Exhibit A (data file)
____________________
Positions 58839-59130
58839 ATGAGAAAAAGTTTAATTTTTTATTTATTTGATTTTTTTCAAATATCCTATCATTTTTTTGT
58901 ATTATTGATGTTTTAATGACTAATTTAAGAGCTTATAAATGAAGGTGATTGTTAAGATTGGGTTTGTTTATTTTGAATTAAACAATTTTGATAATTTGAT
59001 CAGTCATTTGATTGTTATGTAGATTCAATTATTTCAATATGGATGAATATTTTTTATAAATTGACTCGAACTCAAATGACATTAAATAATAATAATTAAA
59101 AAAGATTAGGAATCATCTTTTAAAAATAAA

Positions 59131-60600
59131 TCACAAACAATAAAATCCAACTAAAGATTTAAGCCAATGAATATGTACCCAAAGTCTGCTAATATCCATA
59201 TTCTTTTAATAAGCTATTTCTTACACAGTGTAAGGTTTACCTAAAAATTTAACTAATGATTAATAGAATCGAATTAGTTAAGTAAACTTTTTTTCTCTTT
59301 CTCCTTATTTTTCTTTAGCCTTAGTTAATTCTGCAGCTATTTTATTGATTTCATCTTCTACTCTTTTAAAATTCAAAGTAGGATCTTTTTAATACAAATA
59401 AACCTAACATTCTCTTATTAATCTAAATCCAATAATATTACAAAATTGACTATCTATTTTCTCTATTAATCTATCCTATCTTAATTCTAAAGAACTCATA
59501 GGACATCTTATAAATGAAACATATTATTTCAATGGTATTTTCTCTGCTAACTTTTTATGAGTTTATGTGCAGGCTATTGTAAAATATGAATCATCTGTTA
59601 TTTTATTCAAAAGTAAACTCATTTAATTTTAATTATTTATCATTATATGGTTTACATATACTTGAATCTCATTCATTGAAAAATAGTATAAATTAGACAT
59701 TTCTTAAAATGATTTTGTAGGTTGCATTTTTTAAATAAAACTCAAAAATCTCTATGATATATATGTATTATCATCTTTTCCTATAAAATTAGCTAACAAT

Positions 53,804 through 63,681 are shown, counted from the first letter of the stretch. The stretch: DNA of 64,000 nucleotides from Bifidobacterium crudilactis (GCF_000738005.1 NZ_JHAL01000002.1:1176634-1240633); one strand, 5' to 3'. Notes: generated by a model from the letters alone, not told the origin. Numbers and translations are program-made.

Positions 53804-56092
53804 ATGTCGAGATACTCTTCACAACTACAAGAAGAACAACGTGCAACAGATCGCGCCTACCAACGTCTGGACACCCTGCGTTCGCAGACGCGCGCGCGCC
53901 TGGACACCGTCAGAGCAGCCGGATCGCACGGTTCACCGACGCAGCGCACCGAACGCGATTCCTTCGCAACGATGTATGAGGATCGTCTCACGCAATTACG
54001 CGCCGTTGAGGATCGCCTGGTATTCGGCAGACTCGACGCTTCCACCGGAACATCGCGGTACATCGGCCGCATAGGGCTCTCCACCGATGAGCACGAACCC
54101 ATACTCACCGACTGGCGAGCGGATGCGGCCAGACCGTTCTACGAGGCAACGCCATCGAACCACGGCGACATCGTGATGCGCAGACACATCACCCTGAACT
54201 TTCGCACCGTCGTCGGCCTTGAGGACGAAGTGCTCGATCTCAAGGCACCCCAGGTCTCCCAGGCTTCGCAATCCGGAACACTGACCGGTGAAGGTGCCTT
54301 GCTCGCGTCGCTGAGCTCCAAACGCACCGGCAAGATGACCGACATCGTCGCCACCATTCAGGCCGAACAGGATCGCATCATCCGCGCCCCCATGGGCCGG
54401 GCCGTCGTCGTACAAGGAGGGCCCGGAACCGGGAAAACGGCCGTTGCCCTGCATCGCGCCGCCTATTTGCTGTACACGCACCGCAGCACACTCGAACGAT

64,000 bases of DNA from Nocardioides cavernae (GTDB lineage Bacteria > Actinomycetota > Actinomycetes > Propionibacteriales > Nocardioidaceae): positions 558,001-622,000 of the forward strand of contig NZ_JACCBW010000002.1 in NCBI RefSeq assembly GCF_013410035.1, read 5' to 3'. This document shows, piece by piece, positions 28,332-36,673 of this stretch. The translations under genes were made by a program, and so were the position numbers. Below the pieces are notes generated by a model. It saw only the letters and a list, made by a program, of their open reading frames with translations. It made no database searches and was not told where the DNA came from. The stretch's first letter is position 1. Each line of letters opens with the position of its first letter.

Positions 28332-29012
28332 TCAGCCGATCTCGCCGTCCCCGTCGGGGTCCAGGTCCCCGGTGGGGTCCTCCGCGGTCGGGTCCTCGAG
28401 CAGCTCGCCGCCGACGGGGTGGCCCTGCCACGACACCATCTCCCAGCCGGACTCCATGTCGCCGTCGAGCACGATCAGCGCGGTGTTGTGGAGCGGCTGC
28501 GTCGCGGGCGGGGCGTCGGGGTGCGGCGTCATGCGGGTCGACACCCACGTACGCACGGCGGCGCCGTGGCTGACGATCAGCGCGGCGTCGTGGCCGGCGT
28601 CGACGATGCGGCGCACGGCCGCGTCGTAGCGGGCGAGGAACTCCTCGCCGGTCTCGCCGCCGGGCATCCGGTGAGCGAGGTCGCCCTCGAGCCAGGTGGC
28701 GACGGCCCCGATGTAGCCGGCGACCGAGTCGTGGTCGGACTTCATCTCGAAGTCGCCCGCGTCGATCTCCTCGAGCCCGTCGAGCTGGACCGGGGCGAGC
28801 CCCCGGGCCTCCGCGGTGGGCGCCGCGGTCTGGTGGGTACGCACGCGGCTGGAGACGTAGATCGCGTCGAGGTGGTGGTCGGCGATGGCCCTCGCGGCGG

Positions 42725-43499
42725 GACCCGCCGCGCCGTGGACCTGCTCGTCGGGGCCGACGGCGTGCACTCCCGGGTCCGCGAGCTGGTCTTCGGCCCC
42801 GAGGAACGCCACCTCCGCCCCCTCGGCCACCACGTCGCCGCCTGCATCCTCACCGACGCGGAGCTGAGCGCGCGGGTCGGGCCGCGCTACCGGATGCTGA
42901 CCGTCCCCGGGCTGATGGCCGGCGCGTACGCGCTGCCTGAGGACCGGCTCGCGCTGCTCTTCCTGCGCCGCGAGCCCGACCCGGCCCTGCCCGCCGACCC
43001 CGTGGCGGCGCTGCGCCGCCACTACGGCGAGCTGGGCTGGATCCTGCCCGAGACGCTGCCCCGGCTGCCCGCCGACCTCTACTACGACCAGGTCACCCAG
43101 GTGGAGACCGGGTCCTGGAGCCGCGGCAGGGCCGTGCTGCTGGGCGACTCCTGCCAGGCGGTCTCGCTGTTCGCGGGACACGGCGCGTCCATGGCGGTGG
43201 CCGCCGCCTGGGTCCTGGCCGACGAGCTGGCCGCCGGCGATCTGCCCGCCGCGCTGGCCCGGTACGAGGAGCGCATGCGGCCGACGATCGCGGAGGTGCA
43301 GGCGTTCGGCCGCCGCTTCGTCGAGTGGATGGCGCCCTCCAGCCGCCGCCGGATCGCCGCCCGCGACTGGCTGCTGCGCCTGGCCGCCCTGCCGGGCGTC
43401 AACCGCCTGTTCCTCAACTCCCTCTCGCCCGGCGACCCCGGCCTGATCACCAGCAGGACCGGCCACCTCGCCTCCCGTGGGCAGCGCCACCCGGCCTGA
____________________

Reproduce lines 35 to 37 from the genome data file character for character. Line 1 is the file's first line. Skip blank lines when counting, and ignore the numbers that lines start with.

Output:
43001 CGTGGCGGCGCTGCGCCGCCACTACGGCGAGCTGGGCTGGATCCTGCCCGAGACGCTGCCCCGGCTGCCCGCCGACCTCTACTACGACCAGGTCACCCAG
43101 GTGGAGACCGGGTCCTGGAGCCGCGGCAGGGCCGTGCTGCTGGGCGACTCCTGCCAGGCGGTCTCGCTGTTCGCGGGACACGGCGCGTCCATGGCGGTGG
43201 CCGCCGCCTGGGTCCTGGCCGACGAGCTGGCCGCCGGCGATCTGCCCGCCGCGCTGGCCCGGTACGAGGAGCGCATGCGGCCGACGATCGCGGAGGTGCA